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OPEC Concedes That U.S. Shale Won’t Die

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OPEC has significantly adjusted its…

Greek Deputy Environment Minister - Greece Will Exploit its Oil

Greek Deputy Environment Minister - Greece Will Exploit its Oil

In a situation certain to raise tensions with neighboring Turkey, Greece has announced its intention to proceed with the development of its undersea hydrocarbon resources in the Eastern Mediterranean.
 
To that end, Athens has already solicited tenders for seismic research in three areas of the Ionian Sea and in southern Crete. According to Greek Deputy Environment Minister Giannis Maniatis, the Israeli company Delek has already expressed interest in exploring off southern Crete.
 
When asked during an interview about the existence of hydrocarbons in Greek waters Maniatis replied, “The Ionian Sea has proved to be a good area while Southern Crete creates serious expectations. If we add to that the encouraging elements from the well-known maritime areas in northern Greece, then we can be optimistic. The Aegean is an unexplored area with little seismic research,” Kathimerini newspaper reported on 31 January.
 
When queried as to when the initial seismic research would be competed Maniatis noted, “Everything will be completed by next fall and the Greek public will receive a full package of all the facts. Immediately afterwards we will call a normal licensing round for research and exploitation in the area of the Ionian Sea and southern Crete, which will include 10-15 blocs. The first good source of revenue for the Greek public is expected during the licensing of the blocks in the Gulf of Patras, the Ionian Sea off Ioannina, and off Katakolo, which will be up for tenders during the next few days… The (speculative) assessments with regards to the specific areas mention 250-300 million barrels of oil or, to put it in another way, net revenue for the Greek public worth $15-20 billion over a period of 20-25 years. The country can expect to cover up to 30 percent of its overall oil needs from local sources.”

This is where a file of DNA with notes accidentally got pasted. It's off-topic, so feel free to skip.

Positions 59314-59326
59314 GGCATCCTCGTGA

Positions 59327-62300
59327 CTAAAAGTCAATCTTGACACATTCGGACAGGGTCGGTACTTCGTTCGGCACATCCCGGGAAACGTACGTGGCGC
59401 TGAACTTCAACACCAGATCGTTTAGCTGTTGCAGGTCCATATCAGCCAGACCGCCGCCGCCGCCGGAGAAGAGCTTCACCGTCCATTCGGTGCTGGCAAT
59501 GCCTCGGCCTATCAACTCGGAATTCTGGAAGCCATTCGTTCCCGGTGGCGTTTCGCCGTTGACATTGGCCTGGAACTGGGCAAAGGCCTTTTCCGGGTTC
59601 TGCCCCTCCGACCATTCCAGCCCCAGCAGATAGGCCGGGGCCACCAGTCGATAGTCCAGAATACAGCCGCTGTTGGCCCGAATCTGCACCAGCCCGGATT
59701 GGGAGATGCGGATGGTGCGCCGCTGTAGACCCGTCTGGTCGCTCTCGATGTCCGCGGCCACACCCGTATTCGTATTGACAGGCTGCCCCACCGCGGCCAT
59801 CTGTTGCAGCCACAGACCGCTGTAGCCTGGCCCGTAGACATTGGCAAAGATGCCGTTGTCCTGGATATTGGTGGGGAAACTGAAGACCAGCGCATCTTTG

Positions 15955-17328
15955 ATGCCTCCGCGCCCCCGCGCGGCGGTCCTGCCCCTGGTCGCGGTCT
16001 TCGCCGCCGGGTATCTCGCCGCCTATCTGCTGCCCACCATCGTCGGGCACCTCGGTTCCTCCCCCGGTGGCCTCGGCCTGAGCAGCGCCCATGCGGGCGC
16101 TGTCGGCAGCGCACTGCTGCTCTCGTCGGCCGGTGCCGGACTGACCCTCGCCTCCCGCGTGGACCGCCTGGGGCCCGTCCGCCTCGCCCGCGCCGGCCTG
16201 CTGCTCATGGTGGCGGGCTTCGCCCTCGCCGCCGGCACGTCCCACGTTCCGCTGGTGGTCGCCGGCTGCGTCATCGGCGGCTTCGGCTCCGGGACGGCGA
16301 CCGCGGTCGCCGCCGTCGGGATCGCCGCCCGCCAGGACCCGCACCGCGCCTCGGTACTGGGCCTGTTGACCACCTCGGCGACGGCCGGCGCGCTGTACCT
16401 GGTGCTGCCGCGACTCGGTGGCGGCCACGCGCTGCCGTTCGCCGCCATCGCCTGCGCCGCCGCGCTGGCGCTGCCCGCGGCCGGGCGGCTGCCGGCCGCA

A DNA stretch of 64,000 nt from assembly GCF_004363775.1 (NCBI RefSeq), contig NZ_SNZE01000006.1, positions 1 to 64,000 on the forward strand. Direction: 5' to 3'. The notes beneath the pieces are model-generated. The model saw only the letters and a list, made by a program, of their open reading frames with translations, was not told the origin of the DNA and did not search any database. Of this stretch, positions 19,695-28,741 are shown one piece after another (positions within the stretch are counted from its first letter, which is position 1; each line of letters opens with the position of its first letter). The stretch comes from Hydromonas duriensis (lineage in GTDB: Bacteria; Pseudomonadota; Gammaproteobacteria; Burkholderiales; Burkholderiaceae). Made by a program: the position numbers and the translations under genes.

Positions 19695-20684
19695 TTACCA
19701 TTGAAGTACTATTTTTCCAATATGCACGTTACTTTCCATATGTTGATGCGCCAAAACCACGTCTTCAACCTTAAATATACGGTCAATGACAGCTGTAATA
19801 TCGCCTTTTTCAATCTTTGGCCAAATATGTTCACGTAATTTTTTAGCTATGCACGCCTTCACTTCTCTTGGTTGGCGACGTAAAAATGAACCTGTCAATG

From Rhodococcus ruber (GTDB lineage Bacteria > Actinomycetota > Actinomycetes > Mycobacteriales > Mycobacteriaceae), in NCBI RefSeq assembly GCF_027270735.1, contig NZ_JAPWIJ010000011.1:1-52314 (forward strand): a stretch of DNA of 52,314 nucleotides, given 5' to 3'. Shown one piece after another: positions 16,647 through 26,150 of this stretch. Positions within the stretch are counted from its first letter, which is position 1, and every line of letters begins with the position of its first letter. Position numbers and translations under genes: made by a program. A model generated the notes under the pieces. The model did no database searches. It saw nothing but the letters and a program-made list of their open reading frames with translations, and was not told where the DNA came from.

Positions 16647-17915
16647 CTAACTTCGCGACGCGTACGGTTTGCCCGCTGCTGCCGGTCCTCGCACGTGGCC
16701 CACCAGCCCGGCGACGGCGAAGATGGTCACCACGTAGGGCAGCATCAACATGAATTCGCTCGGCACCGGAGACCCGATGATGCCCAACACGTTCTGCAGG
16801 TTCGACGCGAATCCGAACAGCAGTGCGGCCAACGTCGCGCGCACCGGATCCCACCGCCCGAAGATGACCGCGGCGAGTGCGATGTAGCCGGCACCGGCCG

By. Charles Kennedy, Deputy Editor OilPrice.com



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